They owed much to a good start provided by William and Gary Wilson who put on 75 for the first wicket. William making 44 - 60 balls, 6 fours - and Wilson 48. Ireland were then carried towards the "ask" by a typical 65 from Eoin Morgan.

Before leaving age group cricket we may note the match U23 match against Denmark in 2006, by which time, William was, of course, a fully-fledged international. In this European Championship game at Clontarf, Ireland, batting first ran up a formidable 385-8 with openers William and Railway Union's Kenny Carroll both making hundreds, William's being 113. Another Park Avenue man, Kevin O'Brien weighed in with 60 before the Danes were bowled out for 191. Ireland made a clean sweep of all the European titles that year.

What might be termed the downside of William deciding to pursue a professional career in county cricket has been that he has all too rarely been seen in our domestic game. Donemana saw him in fine form in the 2001 season when they won the NW and Faughan Valley Cups and were runners up in the League. William hit 551 runs at 25.04 with a four 50s of which the highest 75 came in a fine league win over Limavady. Facing a total of 313, inevitably based on a Decker Curry hundred, Donemana were struggling at 10-3 but William, who had opened the innings, stood firm his score doing much to ensure a two wickets victory.

He also did well in the Faughan Valley Final, making a quickfire 60 which, added to Junior McBrine's dominating 109, enabled their side to post an impressive 241-6. Eglinton fell well short in their reply. William a played a leading role in bringing the NW Senior Cup to Donemana. In a first round victory over Coleraine he made an undefeated 62 seeing his side to an 8 wickets victory. He was again to the fore in the Final with innings of 57 and 18, the former part of a first wicket stand of 142.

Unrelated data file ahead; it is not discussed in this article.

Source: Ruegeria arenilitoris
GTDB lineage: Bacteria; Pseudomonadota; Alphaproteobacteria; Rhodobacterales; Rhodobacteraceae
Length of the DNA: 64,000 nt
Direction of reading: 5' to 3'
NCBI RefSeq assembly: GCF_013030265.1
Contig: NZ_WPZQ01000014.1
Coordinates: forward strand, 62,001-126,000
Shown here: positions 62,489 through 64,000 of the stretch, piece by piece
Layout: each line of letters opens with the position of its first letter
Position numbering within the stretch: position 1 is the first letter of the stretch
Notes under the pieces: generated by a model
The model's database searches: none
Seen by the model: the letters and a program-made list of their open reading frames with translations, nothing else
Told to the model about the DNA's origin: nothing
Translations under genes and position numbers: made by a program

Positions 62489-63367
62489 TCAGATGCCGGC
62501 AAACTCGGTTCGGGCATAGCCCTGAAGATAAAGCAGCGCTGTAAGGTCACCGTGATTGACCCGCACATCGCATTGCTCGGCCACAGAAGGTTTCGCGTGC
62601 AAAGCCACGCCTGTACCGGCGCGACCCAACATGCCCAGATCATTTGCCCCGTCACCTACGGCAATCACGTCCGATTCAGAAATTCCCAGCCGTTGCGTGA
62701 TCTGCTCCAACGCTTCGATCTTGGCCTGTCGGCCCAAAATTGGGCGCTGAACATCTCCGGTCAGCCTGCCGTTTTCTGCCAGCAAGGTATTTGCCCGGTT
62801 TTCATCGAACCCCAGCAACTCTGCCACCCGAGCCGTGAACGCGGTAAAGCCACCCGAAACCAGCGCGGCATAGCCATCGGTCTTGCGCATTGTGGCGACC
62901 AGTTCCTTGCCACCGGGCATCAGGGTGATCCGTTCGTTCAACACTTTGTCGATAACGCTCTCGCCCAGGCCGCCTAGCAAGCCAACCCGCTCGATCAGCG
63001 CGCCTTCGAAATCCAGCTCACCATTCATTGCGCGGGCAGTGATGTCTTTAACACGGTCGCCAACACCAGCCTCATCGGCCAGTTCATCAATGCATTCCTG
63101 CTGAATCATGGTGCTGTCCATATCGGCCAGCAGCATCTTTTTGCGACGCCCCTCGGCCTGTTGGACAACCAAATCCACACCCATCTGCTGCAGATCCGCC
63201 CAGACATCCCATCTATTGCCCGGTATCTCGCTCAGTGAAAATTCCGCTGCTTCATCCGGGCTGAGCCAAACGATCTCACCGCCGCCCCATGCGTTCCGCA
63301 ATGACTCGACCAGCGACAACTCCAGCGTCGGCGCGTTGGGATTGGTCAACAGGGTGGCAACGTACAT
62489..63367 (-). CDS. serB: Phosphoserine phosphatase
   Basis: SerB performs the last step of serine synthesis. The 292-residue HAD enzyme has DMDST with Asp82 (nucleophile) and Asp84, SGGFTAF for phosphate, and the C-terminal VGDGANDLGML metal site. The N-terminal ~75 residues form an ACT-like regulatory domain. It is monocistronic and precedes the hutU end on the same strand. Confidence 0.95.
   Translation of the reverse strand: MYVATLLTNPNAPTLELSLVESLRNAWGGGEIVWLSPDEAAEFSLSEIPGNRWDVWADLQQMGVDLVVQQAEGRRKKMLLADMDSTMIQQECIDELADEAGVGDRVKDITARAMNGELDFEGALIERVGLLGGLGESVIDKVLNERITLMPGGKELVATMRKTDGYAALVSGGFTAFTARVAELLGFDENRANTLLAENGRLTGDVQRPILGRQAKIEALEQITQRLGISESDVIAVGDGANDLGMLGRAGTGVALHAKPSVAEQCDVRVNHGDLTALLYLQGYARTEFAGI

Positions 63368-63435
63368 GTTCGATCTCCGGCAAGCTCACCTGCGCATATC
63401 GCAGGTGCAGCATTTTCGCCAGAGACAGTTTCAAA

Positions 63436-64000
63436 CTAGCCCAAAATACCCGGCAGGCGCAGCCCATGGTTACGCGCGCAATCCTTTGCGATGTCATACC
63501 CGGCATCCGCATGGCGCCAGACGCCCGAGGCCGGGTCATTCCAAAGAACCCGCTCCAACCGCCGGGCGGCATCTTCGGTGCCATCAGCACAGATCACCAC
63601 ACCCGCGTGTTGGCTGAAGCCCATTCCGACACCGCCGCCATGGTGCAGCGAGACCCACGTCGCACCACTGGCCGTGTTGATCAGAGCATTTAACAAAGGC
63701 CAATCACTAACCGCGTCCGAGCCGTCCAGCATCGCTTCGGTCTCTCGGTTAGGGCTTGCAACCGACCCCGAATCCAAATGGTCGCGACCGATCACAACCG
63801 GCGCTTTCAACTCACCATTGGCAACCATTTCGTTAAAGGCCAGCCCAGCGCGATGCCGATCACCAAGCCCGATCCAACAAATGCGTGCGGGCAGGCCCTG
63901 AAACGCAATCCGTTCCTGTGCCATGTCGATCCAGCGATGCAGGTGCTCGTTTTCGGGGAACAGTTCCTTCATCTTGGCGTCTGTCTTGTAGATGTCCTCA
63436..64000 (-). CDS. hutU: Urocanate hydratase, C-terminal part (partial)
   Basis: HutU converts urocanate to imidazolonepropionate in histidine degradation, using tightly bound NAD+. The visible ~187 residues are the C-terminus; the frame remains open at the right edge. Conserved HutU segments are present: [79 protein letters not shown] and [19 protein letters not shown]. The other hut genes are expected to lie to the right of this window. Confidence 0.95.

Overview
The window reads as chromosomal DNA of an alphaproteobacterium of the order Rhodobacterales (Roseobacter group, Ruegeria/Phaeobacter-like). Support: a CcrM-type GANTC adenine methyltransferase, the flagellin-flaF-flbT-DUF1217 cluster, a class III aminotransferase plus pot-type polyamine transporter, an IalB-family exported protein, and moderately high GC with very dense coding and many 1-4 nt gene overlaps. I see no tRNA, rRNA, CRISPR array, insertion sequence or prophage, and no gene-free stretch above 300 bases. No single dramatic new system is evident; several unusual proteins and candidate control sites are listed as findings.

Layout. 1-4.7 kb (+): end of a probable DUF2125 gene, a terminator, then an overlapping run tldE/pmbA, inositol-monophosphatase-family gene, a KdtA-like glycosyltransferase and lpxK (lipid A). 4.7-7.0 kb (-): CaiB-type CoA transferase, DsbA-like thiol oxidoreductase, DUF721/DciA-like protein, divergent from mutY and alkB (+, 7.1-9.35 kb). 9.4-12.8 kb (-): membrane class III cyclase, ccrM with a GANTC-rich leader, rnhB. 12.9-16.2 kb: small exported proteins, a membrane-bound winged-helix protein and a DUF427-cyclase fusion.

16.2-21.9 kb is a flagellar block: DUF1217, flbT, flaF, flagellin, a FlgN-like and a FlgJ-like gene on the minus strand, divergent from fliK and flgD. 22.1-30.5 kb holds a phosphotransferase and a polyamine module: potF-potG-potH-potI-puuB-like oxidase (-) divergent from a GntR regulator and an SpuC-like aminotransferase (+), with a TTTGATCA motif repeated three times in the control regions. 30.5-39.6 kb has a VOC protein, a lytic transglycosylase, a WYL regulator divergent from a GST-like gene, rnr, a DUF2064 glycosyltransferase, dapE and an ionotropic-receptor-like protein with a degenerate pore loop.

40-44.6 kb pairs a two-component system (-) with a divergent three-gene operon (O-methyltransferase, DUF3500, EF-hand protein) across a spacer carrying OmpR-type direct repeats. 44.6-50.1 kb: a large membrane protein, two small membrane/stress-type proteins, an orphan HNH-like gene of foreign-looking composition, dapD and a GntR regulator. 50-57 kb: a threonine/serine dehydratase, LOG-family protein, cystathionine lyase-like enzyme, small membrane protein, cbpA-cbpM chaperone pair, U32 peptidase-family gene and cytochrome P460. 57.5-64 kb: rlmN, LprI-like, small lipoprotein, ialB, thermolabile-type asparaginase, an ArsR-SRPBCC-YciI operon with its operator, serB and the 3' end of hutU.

His appearances for the LCU side, Rush, were also limited as by this time he was playing regularly in 2nd XI Championship cricket In England, as well as for the Home Counties' Premier League side, Milhillians. However he still found time to make several useful scores for the North Dublin side, being prominent, for example in the Bob Kerr Cup in 2007 when he helped them to 8 wickets victories over both Waringstown and - ironically - Donemana with useful 30s which saw the innings off to a good start.

Also that season, the day after he had played successfully for Milhillians, he made 70 in the Leinster Senior League against local rivals The Hills as Rush chased down a target of 241 to secure another 8 wickets win. William and wicket keeper Fintan McAllister (102) put on 176 for the first wicket before he was caught by Willie Dwyer off brother Matt.

William's career In English cricket had begun while at University when he appeared for the Bradford/Leeds University Centre of |Cricketing Excellence, which enabled him to play in 3 day matches against county sides. The Universities are often heavily outclassed in these matches but the long term benefits are obvious. We might note a fighting second innings 32 against Yorkshire in 2004. Opening in the second innings, after making a duck in the first he batted for 88 minutes, hitting 5 fours from 70 balls facing an attack which included Chris Silverwood, Tim Bresnan and off spinner Richard Dawson.